either a financial investment by the customer or the payment structure could be

linked to the market performance of the service or product that the provider has

helped design or develop. A percentage of the revenue is shared with the


In a competitive scenario, the customers can incentivize the outsourcing

provider to innovate and keep ahead of competition. Innovation has ranked among

the top three priorities of 67% of executives according to a survey of over 500

senior executives in December 2004, by the Boston Consulting Group.


Revenue sharing is generally easier to implement in the outsourced

product-development space than in IT-services outsourcing. This is because of

two reasons: One, the provider's contribution to product development is easier

to quantify than in pure IT services, and two, the corporations are increasingly

depending on innovation to accelerate growth.

“To facilitate higher odds, companies are offering fiscal incentives to

providers to compensate for the increased risk, and making significant

investment in resources to achieve the client's demands,” according to a

white paper, New Strategies for Outsourced R&D, by the Outsourcing Center.

“In most incentive models both parties share in the savings achieved by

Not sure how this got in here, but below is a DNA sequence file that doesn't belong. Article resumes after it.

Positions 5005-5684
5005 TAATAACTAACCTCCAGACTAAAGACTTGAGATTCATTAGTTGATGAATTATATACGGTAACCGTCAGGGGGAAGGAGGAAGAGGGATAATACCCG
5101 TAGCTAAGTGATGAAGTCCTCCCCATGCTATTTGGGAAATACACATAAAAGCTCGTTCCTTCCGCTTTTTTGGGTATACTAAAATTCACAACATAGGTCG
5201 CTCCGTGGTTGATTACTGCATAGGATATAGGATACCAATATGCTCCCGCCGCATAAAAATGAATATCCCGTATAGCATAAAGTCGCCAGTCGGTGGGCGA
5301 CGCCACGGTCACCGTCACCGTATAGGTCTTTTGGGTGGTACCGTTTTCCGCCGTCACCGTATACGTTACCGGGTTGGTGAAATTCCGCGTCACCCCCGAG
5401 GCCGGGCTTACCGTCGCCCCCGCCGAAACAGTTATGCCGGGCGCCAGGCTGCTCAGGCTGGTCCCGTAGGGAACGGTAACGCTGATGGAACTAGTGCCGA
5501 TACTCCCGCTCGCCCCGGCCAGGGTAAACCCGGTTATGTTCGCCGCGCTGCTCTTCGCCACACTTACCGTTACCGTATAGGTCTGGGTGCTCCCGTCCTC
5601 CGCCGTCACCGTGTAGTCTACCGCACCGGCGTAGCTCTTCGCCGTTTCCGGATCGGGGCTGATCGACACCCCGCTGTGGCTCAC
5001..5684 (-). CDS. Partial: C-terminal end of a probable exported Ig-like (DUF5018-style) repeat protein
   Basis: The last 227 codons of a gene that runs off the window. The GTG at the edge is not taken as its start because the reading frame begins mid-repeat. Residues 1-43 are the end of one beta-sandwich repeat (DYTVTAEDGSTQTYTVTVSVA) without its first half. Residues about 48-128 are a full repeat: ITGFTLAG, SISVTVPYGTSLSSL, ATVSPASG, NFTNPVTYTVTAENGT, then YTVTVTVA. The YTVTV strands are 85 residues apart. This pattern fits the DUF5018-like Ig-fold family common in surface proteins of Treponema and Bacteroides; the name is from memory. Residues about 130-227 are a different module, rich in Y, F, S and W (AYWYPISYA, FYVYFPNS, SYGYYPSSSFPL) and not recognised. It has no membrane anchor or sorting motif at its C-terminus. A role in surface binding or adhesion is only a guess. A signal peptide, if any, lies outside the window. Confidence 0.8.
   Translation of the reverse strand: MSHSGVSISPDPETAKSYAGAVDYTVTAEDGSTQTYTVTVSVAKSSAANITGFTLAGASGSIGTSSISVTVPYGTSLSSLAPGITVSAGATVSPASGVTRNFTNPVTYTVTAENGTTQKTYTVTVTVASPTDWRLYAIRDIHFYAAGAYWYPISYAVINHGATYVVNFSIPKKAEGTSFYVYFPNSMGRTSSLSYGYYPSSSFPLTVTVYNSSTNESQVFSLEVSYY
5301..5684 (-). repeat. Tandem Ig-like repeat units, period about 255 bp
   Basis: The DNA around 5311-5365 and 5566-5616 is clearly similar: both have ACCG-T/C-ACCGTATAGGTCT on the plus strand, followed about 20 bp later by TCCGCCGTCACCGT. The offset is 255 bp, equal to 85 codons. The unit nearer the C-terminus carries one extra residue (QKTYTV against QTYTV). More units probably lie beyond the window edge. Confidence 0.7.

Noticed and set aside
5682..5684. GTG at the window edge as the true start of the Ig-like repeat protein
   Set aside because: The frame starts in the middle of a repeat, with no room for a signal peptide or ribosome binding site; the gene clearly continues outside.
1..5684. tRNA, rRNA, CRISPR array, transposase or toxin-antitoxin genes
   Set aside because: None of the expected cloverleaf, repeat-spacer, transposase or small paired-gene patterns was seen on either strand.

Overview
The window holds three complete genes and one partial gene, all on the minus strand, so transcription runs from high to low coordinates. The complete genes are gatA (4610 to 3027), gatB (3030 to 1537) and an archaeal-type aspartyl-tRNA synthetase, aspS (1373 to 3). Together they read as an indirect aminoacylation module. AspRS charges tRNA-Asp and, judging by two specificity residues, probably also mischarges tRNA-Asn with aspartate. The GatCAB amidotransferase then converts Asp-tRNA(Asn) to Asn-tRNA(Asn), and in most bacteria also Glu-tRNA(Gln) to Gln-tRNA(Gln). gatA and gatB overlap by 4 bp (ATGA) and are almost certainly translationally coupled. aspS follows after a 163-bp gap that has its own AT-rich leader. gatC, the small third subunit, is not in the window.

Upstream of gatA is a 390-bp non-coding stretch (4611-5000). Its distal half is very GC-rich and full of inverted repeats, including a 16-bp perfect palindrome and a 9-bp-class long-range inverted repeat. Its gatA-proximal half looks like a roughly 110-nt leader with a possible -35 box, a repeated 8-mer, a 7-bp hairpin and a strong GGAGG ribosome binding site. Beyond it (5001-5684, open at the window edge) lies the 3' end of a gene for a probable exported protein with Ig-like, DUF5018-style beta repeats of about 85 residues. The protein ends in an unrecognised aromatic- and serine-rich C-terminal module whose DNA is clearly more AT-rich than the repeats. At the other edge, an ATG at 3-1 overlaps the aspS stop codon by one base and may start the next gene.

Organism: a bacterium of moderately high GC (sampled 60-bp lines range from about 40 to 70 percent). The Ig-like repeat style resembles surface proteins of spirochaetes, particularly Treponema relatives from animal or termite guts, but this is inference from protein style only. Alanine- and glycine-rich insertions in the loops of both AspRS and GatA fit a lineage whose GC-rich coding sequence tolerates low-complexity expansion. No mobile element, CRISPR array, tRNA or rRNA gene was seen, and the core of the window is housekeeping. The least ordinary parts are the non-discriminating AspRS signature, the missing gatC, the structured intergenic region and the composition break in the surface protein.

shortening the development cycle.”

However, that is easier said than done. Not all customers may be comfortable

with this arrangement, because it entails sharing revenue from the customer's

core portfolio. Moreover, it is difficult to assess the impact of the value the

provider has brought into product development, especially when it works in an

embedded environment.



Practices In Gain Sharing

  • Have precise

    measurables in place. Although it will be difficult to assess the

    provider's contribution to the business impact created, metrics

    should be as clear and quantifiable as possible

  • Understand the

    provider's business in order to assess its cost and margins

  • Remember to leave

    decent margins on the table, and not squeeze the provider to the


  • Contemplate gain

    sharing only in established relationships, after a degree of faith in

    the provider's competency is established

  • Involve senior


  • Be involved with

    the provider's day-to-day functioning. It will alert you about the

    provider's wind fall gains

  • Be open to the

    provider's technology innovations that can have an impact on your


But, companies have managed to work out reward-sharing models. India-based

Wipro, for example, has a riskreward model in which Wipro co-invests in research

and development projects, and offers a reduced cost of service during the

product-development phase. When the product is in the market, the client pays

Wipro additional revenue based on the number of units/licenses sold on a royalty

model. The revenue is shared as per the number that is stated in the contract.

Wipro's VR Venkatesh, SVP and head, Product Engineering Solutions (PES)

Group is quick to point out the risk to service providers in such a model.

“Revenue sharing in the product-development space entails a burden of risk

sharing, because the supplier is investing into a product for which there is no